Debian GNU Linux is one of the first Linux distro and one of the most popular in the world. That’s where Ubuntu and its descendants come from. We have Debian running on all servers.
The downside to Debian is that it does not automatically support version upgrades, rolling releases, but the user has to change the version in the apt files. Upgrades may also break packages if the upgrade is not done securely.
We had Debian 9 Stretch running on one of the servers. The newer version offers a longer support period and new features, so we wanted to upgrade it to Debian 10 Buster, even when Stretch is still officially supported until June 2022. It is highly recommended to upgrade to the latest version.
This tutorial will walk you through how to upgrade from Debian 9 Stretch to Debian 10 Buster. You need A Debian user account with
Backup is highly recommended and preferably from the entire system, but at least from databases and important files. The version upgrade may modify or delete important system files and directories.
Rsync is a very good tool for backups.
Update Package Manager and Repositories
All apt files have a version specified, in this case stretch. Before doing anything else, one should make backup copy of the original
sources.list. Usually there is no need to change anything other than the version name.
sudo cp /etc/apt/sources.list /etc/apt/sources.list.bak
Open the file for editing and change all
sudo nano /etc/apt/sources.list
It should look something like this:
deb http://httpredir.debian.org/debian buster main contrib non-free deb http://httpredir.debian.org/debian buster-updates main contrib non-free deb http://security.debian.org buster/updates main contrib non-free
Save and close the file using the keyboard combination
Upgrade from Debian 9 to Debian 10
The command below updates the local package lists, then upgrades all packages and finally upgrades the distro. It is recommended to update all packages before updating the distro due to possible errors.
apt update && apt upgrade -y && apt dist-upgrade -y
The installation will ask you to update the modified local config files. Usually you can keep the modified local files, but we were using
mysql-server which is apparently no longer supported because
mariadb-server has replaced it,
openssh-server used old rules and
iptables got a new name.
nftables is the default and recommended firewalling framework in Debian, and it replaces the old
iptables (and related) tools which also affected the
Checks before rebooting
Before rebooting, make sure everything is still working as desired.
Even if the ssh connection is still on, it does not mean that the openssh-server is up and running. If you didn't keep the modified file, everything is reseted and possibly the custom port has been changed to 22. We had errors because I wanted to keep the old config file and the service was down.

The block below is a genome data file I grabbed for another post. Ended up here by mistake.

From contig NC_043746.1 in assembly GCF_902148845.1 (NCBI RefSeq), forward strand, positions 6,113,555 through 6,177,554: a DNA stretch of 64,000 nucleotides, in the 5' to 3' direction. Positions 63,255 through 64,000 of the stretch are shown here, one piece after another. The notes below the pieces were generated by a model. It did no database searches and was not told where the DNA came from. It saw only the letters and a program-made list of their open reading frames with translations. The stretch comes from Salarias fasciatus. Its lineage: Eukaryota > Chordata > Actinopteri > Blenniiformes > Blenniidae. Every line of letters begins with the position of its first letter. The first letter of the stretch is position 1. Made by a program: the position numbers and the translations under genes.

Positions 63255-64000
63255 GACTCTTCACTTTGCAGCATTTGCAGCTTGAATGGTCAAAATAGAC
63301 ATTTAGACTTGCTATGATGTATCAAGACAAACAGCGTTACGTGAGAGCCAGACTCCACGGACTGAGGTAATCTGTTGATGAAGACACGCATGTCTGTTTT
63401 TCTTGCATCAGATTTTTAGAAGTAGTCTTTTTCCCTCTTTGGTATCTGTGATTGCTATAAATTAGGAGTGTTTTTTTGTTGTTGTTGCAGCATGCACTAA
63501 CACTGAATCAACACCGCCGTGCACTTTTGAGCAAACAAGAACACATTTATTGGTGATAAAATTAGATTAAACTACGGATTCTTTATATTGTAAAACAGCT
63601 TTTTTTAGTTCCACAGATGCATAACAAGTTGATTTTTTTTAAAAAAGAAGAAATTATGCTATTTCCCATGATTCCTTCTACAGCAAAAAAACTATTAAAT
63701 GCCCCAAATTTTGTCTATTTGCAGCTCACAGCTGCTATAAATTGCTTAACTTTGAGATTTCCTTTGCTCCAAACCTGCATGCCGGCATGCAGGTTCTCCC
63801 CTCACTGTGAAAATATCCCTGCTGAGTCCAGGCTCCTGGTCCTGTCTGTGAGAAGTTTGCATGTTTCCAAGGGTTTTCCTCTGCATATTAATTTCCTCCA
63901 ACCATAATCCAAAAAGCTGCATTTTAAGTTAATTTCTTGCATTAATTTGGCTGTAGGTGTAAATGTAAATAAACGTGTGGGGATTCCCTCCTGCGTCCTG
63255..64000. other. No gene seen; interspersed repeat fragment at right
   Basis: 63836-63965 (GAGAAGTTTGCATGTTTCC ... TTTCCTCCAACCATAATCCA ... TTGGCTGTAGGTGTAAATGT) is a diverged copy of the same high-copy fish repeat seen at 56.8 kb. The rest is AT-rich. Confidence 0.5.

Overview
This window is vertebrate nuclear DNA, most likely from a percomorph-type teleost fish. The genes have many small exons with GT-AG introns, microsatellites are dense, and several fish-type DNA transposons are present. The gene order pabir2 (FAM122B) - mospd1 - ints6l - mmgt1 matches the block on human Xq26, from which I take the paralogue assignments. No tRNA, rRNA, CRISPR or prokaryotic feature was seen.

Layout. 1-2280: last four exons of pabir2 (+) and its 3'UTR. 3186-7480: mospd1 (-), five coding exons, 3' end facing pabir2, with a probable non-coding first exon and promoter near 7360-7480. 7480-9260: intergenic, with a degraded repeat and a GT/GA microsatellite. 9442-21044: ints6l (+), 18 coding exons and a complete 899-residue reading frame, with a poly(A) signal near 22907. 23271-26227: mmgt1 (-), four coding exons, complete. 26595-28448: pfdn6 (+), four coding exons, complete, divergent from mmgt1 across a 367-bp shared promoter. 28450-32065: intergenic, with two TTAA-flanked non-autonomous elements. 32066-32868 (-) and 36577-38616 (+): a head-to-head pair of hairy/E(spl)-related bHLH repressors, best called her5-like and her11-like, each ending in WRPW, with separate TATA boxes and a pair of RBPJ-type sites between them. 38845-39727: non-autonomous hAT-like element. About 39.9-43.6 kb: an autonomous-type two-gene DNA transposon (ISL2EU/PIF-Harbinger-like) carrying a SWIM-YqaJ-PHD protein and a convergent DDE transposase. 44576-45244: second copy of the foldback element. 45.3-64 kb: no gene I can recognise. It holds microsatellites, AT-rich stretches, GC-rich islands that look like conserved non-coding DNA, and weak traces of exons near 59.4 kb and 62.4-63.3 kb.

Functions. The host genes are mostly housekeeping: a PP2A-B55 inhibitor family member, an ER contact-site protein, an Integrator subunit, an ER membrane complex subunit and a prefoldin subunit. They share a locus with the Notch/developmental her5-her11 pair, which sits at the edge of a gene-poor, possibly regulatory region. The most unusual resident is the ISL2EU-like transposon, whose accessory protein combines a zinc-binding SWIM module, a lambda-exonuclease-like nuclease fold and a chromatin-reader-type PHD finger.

From MySQL to MariaDB
ERROR 2002 (HY000): Can't connect to local MySQL server through socket '/var/run/mysqld/mysqld.sock' (111)
mariadb-server is easy. Just install the new package. If no switch is made, mysql server is not working.
Run the following command:
apt install mariadb-server -y
Broken ufw and iptables after upgrading to Debian 10
As I mentioned earlier,
iptables no longer obeys the same name, which is why all old scripts should be updated.
ufw gives an error when updating rules and does not start normally. To fix this, you may need some legacy packages if not already installed.
sudo apt-get install -y iptables arptables ebtables
And then update alternatives:
update-alternatives --set iptables /usr/sbin/iptables-legacy update-alternatives --set ip6tables /usr/sbin/ip6tables-legacy update-alternatives --set arptables /usr/sbin/arptables-legacy update-alternatives --set ebtables /usr/sbin/ebtables-legacy
You can read more about iptables from Debian Wiki.
If everything went as it should, you should be able to run
sudo ufw enable
Reboot the system and hope the best
Once the process and checks are complete, reboot the system to boot into Debian 10 Buster.
You can use the
hostnamectl command to display the version. The
Operating System field should display
Debian GNU/Linux 10 (buster).
Remove useless packages
After the upgrade, your system might have outdated packages and dependencies which are no longer necessary. You should remove them.
sudo apt --purge autoremove
By following the directions above, you should have successfully upgraded from Debian 9 to 10. For more information about the upgrade process, including notes and extensive documentation, please refer to the Debian release notes.
Thanks for reading.